For reasons of climate and economy, Australia's roads are typically of light construction. However, new challenges are emerging as the primary road network nears completion and the volume, mass, and tire pressures of road freight vehicles increase. In 1986, Austroads issued their "Guide to Stabilization in Roadworks" and, since that time, a great deal of research has been conducted in Australia to improve the in situ stabilization processes from the point of view not only of pavement thickness design but also of construction and rehabilitation practice. In situ pavement recycling by incorporating a cementitious binding agent has long been recognized as an economical way to strengthen pavements. The main problems have been the use of thin layers combined with short work times, resulting in high roughness and subsequent delamination of layers, pumping of fines, and excessive cracking. However, the recent development of deep-lift recycling equipment and specialized binder spreaders, together with the more ready availability of a range of slow-setting binders (granulated slag, fly ash, and lime) and high-performance compaction equipment, have allowed the development of deep-lift stabilization techniques. A brief background of Australia's roads and recent developments in the use of in situ stabilization in Australia are presented, and recent tests with the accelerated loading facility to assess the suitability of bitumen/cement and slag/lime blends, the latter incorporated in both thin (200 mm) lifts and thick (400 mm) lifts, and the impact of this research on practice, are summarized.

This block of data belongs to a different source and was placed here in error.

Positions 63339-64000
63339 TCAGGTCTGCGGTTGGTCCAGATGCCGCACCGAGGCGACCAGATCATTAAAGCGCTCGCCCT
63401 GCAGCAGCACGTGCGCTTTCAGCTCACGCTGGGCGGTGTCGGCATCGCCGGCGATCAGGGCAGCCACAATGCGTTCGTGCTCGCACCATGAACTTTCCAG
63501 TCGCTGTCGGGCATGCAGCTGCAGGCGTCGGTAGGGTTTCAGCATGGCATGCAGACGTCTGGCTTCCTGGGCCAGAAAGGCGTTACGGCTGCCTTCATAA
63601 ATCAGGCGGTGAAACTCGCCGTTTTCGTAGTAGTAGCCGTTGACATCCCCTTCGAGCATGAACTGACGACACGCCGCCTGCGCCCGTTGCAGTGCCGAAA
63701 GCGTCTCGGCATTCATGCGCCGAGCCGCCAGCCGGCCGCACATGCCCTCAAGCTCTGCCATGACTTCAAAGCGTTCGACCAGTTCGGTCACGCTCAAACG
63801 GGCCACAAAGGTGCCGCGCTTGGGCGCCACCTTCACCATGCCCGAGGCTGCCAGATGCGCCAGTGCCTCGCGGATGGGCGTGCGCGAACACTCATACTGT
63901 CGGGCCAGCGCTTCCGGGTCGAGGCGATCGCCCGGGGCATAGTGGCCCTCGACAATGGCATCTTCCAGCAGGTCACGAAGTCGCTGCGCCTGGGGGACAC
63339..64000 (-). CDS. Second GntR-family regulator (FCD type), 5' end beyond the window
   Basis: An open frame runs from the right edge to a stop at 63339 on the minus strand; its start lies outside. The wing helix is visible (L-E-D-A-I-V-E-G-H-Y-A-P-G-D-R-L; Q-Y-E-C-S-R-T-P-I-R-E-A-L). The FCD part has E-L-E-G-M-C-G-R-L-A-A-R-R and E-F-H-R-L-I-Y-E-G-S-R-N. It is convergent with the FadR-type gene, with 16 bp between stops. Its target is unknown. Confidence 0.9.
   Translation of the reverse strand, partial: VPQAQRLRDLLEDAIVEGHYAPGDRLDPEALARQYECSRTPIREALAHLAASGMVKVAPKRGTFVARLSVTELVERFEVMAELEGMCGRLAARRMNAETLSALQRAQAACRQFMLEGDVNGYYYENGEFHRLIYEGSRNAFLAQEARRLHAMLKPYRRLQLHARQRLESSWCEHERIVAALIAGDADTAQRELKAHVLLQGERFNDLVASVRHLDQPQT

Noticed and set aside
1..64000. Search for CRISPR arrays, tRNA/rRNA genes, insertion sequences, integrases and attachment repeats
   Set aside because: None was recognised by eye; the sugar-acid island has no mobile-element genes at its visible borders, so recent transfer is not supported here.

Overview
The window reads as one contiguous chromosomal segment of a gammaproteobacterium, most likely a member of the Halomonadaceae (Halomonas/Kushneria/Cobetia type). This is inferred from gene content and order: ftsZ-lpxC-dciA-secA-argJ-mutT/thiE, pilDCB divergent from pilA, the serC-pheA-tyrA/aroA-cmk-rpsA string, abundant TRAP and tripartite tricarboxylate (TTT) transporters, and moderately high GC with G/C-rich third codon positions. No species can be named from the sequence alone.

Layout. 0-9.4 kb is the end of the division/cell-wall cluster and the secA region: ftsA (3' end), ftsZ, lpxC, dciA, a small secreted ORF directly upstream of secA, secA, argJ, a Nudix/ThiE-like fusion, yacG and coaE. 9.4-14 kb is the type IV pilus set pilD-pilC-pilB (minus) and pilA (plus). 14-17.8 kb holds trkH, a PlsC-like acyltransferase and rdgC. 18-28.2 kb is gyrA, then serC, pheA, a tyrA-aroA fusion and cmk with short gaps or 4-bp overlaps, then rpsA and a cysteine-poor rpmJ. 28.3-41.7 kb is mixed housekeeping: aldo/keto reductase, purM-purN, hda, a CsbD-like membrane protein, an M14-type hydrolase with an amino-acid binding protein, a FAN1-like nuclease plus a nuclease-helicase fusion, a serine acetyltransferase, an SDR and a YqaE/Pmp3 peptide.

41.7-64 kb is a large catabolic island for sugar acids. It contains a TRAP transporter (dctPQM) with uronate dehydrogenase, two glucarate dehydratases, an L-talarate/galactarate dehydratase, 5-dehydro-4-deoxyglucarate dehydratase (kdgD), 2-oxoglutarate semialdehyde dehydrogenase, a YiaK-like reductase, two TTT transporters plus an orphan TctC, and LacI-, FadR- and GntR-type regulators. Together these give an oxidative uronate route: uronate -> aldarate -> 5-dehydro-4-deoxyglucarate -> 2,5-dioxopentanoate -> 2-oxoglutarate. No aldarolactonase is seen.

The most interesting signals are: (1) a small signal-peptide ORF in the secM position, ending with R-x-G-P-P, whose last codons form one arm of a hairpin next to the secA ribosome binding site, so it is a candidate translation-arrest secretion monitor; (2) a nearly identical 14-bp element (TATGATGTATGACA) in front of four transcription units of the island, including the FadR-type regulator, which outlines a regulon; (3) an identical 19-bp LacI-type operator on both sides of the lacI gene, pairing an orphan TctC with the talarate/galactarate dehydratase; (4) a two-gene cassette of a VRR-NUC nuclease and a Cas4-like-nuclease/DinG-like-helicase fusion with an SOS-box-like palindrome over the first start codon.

• English

Media Info

  • Features: Figures; Photos; References;
  • Pagination: p. 203-209
  • Serial:

Subject/Index Terms

Filing Info

  • Accession Number: 00763274
  • Record Type: Publication
  • ISBN: 0309065240
  • Files: TRIS, TRB, ATRI
  • Created Date: May 24 1999 12:00AM